We identified hotspots associated with cardiac defects in the 3'-UTR region. Our results suggest that somatic GATA4 mutations in the 3'-UTR may provide an additional molecular rationale for CHD


Materials, genomic DNA isolation, and mutation detection have been described previously [16]. Briefly, we analyzed 68 formalin-fixed hearts of Caucasians with complex cardiac malformations, notably n = 29 with ventricular (VSD), n = 16 with atrial (ASD), and n= 23 with atrioventricular (AVSD) septal defects. The explanted hearts, which were collected between 1954–1982, were obtained from the Institute of Anatomy, University of Leipzig, Germany. We also analyzed blood samples of 12 Caucasian patients with CHD, and blood samples of 100 unrelated healthy Caucasian individuals. In blood samples, defects of patients with CHD included VSD, ASD, hypoplastic left heart syndrome (HLHS), transposition of the great arteries (TGA), sub-pulmonary stenosis (SPS) and heterotaxy. Except for two patients who came from the same family, 10/12 patients were unrelated individuals. In the formalin-fixed malformed hearts, diseased tissues in the vicinity of the septal defects were analyzed. Matched healthy heart tissues were likewise investigated for sequence alterations. Materials used in this study were obtained in accordance to an approved protocol. JB has obtained approval to conduct genetic studies involving human materials from the Medical School Hannover. The formalin-fixed hearts were collected more than 40 years ago and cadavers were donated voluntarily by patients' relatives.

The primers and PCR conditions used in investigating sequence variations of GATA4 are given in Table 1. PCR-amplified fragments were sequenced directly using BigDyeTerminator v3.1 Kit (Applied Biosystems, Darmstadt, Germany) and Applied Biosystems 3100 Genetic Analyzer. Sequences were analyzed using SeqScape 2.0 (Applied Biosystems) or DNASTAR Lasergene 6.0 (Madison, Wisconsin USA). The numbering of mutations within the coding region of GATA4 starts with nucleotide A of the first codon ATG, while that in the untranslated region was based on NM_002052. Nucleotide changes in the untranslated and intronic regions were numbered according to suggested nomenclature [24]. Sequence variations were verified by independent PCR, double-strand sequencing, PCR-RFLP, or cloning of heterozygous genotypes followed by subsequent sequencing of clones, allowing the identification of variant alleles. Unless reported as NCBI dbSNPs, we refer to nucleotide changes as sequence variations or mutations interchangeably, which simply means deviations from the reference GATA4 sequence (NM_002052), and disease-causing or not.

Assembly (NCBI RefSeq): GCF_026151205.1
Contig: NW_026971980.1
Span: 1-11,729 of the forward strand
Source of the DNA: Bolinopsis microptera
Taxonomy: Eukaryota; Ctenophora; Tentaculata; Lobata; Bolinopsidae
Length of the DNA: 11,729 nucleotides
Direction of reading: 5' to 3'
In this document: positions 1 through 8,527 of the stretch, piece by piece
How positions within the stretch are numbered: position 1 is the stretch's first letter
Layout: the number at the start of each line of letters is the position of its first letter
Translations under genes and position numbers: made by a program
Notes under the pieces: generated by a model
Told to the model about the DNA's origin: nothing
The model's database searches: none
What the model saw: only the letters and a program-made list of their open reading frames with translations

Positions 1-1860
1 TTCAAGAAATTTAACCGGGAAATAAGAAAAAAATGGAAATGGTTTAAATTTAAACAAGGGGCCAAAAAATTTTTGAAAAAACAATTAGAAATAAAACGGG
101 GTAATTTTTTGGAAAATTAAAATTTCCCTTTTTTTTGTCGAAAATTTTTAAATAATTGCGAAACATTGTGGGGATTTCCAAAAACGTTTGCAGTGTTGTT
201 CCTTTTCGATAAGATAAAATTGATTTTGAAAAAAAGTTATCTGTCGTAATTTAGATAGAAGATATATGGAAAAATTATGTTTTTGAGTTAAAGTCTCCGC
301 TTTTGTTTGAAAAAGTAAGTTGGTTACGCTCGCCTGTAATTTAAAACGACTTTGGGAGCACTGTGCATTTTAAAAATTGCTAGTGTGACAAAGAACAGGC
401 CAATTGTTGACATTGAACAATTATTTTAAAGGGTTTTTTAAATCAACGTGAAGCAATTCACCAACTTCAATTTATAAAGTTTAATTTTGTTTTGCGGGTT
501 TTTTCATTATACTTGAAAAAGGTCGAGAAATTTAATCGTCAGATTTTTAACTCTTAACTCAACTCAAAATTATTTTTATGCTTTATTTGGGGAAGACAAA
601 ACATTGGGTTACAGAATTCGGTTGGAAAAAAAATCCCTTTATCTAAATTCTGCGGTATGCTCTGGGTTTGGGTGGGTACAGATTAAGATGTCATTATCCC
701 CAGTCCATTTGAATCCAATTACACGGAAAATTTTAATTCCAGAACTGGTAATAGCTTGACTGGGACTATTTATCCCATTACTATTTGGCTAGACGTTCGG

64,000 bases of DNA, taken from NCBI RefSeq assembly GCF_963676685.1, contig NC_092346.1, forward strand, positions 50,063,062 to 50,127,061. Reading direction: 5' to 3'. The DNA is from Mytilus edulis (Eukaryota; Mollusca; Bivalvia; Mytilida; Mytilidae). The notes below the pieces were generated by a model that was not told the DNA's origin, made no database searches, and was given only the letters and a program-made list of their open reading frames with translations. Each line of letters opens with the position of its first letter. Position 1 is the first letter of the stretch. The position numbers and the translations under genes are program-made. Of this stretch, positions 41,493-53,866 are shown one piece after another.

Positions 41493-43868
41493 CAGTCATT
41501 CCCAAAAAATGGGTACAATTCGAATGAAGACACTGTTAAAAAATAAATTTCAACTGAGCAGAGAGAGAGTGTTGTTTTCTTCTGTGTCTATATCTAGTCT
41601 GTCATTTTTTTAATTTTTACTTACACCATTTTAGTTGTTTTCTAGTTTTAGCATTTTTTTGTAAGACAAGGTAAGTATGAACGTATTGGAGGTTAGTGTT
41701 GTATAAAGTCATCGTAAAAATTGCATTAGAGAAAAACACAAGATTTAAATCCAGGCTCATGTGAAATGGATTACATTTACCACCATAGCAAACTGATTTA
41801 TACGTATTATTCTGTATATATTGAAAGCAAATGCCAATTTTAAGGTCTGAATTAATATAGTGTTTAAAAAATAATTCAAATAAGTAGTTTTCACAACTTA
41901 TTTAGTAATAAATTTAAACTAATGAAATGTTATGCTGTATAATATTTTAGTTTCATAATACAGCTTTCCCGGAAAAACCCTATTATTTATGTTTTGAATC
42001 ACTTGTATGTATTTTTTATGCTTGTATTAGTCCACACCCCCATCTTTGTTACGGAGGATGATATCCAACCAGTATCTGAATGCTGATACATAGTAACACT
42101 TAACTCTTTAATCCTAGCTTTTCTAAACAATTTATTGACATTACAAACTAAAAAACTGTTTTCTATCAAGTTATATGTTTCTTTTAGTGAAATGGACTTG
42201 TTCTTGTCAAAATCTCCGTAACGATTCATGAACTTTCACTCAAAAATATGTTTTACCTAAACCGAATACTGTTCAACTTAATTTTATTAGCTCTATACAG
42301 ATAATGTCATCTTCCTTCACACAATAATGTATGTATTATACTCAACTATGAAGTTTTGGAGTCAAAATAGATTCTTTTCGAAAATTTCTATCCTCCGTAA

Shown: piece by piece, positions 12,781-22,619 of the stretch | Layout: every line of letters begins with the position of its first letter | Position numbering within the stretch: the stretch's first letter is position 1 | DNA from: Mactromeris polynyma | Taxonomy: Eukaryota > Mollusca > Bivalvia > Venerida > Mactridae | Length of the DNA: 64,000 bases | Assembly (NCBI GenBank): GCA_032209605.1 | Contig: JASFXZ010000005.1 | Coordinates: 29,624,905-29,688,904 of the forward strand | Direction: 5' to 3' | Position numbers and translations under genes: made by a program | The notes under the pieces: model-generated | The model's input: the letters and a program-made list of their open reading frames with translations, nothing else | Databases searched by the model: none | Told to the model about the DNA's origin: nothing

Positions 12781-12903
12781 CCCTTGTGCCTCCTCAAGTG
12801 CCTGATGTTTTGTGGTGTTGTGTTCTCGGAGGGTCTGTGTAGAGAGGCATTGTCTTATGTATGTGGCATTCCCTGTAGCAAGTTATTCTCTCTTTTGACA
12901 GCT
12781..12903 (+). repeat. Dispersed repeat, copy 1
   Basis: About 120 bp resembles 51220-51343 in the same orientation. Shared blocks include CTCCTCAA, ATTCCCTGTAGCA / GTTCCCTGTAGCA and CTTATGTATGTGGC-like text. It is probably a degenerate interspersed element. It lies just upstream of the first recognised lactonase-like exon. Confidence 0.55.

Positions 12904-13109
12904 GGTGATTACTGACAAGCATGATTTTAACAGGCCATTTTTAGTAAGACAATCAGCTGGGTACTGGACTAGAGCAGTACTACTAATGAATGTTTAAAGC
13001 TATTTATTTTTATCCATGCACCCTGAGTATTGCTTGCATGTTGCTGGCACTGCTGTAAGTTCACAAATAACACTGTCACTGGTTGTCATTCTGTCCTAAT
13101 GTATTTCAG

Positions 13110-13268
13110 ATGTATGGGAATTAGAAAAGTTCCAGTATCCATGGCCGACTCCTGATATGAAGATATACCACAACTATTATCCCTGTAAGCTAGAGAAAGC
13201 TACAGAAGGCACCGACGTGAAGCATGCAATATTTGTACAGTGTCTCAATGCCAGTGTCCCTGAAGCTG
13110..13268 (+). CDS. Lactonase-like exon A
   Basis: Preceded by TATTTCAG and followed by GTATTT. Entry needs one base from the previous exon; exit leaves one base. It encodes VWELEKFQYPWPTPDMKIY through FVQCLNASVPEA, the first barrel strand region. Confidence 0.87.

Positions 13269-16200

Congenital heart disease


Atrial septal defect


Ventricular septal defect


Atrioventricular septal defect


Untranslated region